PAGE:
Two more entrepreneurs are venturing into the notoriously tough business of running a taxi service in the Flathead. The Public Service Commission, which regulates taxis in Montana, recently approved operating permits for Drive4U, run by Jeanne Herron, and Jim’s Taxi, run by Jim Elgin.
Herron takes over the permit previously used by Lee Sturdevant, who folded his operation in July.
“I think he just decided he couldn’t make a go of it,” Ken Toole, public service commissioner for District 5, said. Sturdevant launched his business in February with the goal of reducing the number of drunk drivers on the road. The lease itself is owned by the estate of James Michaels and allows taxis to operate within a 50-mile range from the Kalispell post office.
Herron, a former certified nurse’s aid, said her business will be focused on helping senior citizens and those who can’t drive to run errands and travel to medical appointments. A delivery service will also be available.
“It’s going to be kind of an, ‘at-home care’ type of taxi service,” she said. “I’m going to try to hook up with social service agencies.”
Herron was previously charging people for such rides without a state permit, then stopped until she could attain a legal permit.
“Being shut down, I figured out there was a bigger need than I did when I started,” Herron said. “I’ll do what I can to start with until people know I’m out there enough.”
With a bright red Chevrolet HHR, Herron believes she’ll be easy to notice. Her fleet will also include a Subaru Forester, and she is looking into purchasing a minivan with a lift. She can be reached at 406-212-7361 or 406-882-4371.
Elgin’s taxi service will be available 24 hours a day, 7 days a week, with two cars in Kalispell and one, driven by his daughter, run out of Bigfork. Reached last week, Elgin had just learned of the approval of his operating permit, and had not yet worked out rates or the phone numbers where Jim’s Taxi could be reached. But he said he was motivated to launch the business after observing the need in the community for transportation, particularly in Kalispell where many large stores are located on the north side of town.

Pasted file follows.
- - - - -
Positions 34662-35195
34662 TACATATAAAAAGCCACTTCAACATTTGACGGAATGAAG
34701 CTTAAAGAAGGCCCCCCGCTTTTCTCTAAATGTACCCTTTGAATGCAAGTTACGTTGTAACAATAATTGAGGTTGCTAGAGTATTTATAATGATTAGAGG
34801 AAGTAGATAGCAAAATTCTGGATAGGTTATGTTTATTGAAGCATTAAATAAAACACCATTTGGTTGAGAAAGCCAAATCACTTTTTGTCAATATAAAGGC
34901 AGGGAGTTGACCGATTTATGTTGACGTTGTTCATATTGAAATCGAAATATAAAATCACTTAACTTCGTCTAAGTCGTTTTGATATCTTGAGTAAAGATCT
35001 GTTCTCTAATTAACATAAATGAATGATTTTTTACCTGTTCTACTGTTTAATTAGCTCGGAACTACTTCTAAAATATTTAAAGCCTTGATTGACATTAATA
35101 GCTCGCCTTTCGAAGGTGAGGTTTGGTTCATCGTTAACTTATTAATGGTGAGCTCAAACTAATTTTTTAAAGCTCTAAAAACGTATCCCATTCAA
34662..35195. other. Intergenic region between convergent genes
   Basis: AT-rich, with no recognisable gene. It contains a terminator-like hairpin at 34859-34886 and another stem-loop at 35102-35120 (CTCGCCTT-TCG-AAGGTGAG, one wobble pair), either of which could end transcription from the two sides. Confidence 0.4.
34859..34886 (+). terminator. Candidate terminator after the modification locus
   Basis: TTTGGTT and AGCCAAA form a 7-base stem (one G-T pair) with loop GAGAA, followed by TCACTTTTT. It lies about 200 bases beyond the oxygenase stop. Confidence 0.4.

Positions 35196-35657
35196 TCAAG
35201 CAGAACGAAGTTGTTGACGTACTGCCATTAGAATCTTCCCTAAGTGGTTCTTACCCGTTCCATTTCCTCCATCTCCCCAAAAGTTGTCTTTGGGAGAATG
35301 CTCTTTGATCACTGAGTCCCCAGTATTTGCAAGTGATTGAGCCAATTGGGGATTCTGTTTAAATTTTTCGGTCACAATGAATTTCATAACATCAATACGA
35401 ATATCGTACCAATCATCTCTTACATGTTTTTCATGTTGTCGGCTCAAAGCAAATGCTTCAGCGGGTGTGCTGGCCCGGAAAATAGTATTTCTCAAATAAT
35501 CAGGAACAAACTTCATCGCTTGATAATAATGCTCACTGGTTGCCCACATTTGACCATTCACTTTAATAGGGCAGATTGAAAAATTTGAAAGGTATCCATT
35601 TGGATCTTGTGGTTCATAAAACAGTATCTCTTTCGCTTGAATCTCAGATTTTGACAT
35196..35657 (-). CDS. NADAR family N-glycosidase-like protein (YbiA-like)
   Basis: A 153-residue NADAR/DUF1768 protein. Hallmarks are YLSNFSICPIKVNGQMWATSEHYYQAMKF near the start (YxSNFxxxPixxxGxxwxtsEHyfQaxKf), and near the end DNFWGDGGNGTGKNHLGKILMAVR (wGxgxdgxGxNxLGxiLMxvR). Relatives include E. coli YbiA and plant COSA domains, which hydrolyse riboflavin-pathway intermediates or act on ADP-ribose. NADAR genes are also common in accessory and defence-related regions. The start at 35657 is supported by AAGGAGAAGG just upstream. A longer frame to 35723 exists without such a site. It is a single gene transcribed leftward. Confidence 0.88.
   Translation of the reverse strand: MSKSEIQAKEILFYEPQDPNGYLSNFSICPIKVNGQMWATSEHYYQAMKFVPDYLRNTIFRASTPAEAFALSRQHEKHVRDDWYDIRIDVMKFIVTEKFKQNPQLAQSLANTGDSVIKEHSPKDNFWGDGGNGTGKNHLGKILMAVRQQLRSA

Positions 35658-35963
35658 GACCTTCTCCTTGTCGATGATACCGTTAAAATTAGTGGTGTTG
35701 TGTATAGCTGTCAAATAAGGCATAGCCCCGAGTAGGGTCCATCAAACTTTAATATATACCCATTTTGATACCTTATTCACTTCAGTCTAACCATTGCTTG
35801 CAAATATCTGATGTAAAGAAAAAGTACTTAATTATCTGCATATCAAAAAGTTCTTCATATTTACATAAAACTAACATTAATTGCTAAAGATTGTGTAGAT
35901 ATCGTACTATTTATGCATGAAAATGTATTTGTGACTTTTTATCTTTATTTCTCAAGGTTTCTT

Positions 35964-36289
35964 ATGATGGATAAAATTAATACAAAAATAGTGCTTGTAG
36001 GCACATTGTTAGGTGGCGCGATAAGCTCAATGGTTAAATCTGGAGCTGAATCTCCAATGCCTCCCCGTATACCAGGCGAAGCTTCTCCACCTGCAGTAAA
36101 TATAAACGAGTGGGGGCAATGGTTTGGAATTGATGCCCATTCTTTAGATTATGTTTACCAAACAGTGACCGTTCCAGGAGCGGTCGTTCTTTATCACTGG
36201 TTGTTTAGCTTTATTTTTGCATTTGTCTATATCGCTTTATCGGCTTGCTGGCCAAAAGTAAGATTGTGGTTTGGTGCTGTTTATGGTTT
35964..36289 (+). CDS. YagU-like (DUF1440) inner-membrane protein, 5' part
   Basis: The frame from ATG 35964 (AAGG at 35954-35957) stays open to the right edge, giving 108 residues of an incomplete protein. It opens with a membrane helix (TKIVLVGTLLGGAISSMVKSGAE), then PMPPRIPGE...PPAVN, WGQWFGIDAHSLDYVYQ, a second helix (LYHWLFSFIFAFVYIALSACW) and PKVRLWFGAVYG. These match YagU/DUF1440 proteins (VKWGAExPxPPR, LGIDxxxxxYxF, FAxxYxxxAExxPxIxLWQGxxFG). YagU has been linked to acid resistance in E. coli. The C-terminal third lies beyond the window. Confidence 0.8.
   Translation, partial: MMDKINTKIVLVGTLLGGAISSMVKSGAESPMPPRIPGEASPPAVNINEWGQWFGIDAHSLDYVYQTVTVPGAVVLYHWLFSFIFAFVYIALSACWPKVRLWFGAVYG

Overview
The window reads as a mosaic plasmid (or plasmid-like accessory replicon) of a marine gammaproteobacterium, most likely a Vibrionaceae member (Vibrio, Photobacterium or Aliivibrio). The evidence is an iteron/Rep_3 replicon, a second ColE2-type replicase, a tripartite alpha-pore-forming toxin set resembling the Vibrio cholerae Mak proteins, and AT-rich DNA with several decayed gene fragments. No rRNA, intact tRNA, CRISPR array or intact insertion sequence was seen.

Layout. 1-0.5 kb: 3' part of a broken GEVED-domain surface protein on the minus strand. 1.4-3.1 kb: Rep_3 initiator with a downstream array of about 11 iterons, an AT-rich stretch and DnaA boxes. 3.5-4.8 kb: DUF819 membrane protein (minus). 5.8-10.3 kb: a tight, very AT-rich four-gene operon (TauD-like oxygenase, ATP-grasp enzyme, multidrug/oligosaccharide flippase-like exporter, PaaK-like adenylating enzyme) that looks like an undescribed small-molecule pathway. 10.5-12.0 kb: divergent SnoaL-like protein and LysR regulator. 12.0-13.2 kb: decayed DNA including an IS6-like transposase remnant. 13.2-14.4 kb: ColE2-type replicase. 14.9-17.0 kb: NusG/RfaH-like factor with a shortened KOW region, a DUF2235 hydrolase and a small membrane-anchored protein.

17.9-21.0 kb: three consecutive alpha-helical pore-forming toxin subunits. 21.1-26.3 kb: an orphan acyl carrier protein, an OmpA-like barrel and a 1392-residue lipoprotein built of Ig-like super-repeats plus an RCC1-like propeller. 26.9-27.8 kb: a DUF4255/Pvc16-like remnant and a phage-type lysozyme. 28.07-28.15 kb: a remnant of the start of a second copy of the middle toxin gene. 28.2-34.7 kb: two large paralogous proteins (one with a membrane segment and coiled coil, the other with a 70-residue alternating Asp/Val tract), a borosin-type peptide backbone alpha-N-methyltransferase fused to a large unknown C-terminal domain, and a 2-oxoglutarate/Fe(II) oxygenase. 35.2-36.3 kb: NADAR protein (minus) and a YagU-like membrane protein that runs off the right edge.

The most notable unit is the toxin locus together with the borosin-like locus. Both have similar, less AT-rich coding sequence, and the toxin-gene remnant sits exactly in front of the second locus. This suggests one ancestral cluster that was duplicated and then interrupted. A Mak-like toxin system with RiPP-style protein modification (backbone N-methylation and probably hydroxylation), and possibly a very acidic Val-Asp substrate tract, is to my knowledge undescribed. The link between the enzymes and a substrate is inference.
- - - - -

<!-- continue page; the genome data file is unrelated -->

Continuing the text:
“I think this area needs a taxi service,” Elgin said. “There’s nobody here and there’s just a lot of people that need to get around, especially up at the Hutton Ranch.”
Establishing a taxi business that serves the entire Flathead has long been a stubborn problem in the valley as the area’s population has grown big enough for people to need public transportation, but apparently not grown enough to sustain a taxi business that serves downtown Kalispell and Whitefish. Subsidized public transit systems also make it tougher for standalone taxi businesses to compete. The PSC regulates the permits to ensure taxi operators have sufficient insurance, but Toole said he hasn’t figured out why taxi businesses are failing.
“We’ve now had a couple of them tank up there,” Toole said. “It’s unclear to me that the problem they had was not enough of a market.”
“The Flathead’s tough because the population centers are kind of sprinkled around,” he added. “Even in the best of circumstances it’s not easy to run, and Kalispell and the Flathead Valley are not the best of circumstances for the taxi business.”
Herron and Elgin acknowledge how difficult they expect the taxi business to be, but both said they plan to work as hard as possible toward success.
“I’ll give it my best shot,” Elgin said. “I’ve been here all my life.”
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